- medially: retropharyngeal and visceral space
The carotid sheath is made from the various regional fascia, including contributions from all three layers of the deep cervical fascia 2:
- lateral margin: fascia of the sternocleidomastoid muscle (superficial layer of the deep cervical fascia)
- anterior margin: stylopharyngeal aponeurosis or tensor-vascular-styloid fascia (middle layer of the deep cervical fascia)
- medial margin: cloison sagittale (either part of the deep or middle layer of the deep cervical fascia)
- posterior margin: prevertebral fascia and/or alar fascia (deep layer of the deep cervical fascia)
Ultrasound is good for identifying vascular structures in the lateral neck. The origin of the internal and external carotid arteries is the main point of sonographic interest as the carotid space superior to this cannot be visualized due to the mastoid process.
The internal carotid is usually posterolateral to the external carotid however in 5-10% of the population the internal carotid lies medial or anterior or the two vessels may lie within the same frontal plane 5.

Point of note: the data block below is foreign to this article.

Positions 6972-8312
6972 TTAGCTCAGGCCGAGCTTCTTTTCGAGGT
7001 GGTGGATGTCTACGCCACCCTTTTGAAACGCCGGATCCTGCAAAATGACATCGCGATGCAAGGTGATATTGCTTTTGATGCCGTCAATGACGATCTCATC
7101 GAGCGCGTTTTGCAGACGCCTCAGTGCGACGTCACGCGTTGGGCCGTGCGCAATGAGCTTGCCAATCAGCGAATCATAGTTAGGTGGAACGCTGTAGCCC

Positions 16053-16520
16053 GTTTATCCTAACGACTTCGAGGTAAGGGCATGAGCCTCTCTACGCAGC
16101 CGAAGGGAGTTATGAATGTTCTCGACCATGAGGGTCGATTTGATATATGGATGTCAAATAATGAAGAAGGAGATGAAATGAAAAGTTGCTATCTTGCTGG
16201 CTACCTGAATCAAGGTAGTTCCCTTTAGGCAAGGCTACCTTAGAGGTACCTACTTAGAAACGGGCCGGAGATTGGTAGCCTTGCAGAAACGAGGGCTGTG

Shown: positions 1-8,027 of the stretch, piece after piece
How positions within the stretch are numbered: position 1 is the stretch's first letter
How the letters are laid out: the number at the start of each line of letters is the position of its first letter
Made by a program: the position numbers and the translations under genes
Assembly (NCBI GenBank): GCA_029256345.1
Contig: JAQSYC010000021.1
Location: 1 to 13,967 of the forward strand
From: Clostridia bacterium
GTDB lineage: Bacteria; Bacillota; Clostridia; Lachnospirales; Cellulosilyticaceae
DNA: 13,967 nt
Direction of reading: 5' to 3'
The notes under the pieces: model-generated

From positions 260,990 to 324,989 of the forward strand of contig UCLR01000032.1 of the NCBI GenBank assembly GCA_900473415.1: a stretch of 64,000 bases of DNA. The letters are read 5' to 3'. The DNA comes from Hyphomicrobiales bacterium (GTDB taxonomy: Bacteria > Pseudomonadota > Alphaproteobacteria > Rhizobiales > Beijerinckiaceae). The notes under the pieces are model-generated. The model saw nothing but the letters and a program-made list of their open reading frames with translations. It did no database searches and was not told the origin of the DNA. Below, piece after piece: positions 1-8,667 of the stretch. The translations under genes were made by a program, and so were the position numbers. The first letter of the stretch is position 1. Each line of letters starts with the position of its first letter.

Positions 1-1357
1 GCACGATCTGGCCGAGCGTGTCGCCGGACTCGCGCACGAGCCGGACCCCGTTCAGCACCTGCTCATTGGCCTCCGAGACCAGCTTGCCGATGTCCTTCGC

The external carotid can be identified from the internal carotid as:
- it branches within the neck; the first immediate branch is the superior thyroid artery
- Doppler tracing of vessel flow within the internal carotid is typical of low peripheral resistance (high diastolic peak), whereas the external carotid has high-resistance flow (lower diastolic peak, systolic peak higher than that of the internal carotid) 5
- often modality of choice when evaluating for pathology within the carotid space because CT is able to identify any benign or malignant tumors within the carotid space and allows for better visualization of any associated bone involvement in comparison to MRI
- best identifies vascular lesions on CT angiography 6
- useful for identifying between the different types of benign tumors involving the carotid space
- provides better soft tissue contrast in comparison to CT and can be useful at elucidating any signs of intramural metastatic nodal invasion of the carotid artery which is a relative contraindication for surgical tumor resection 6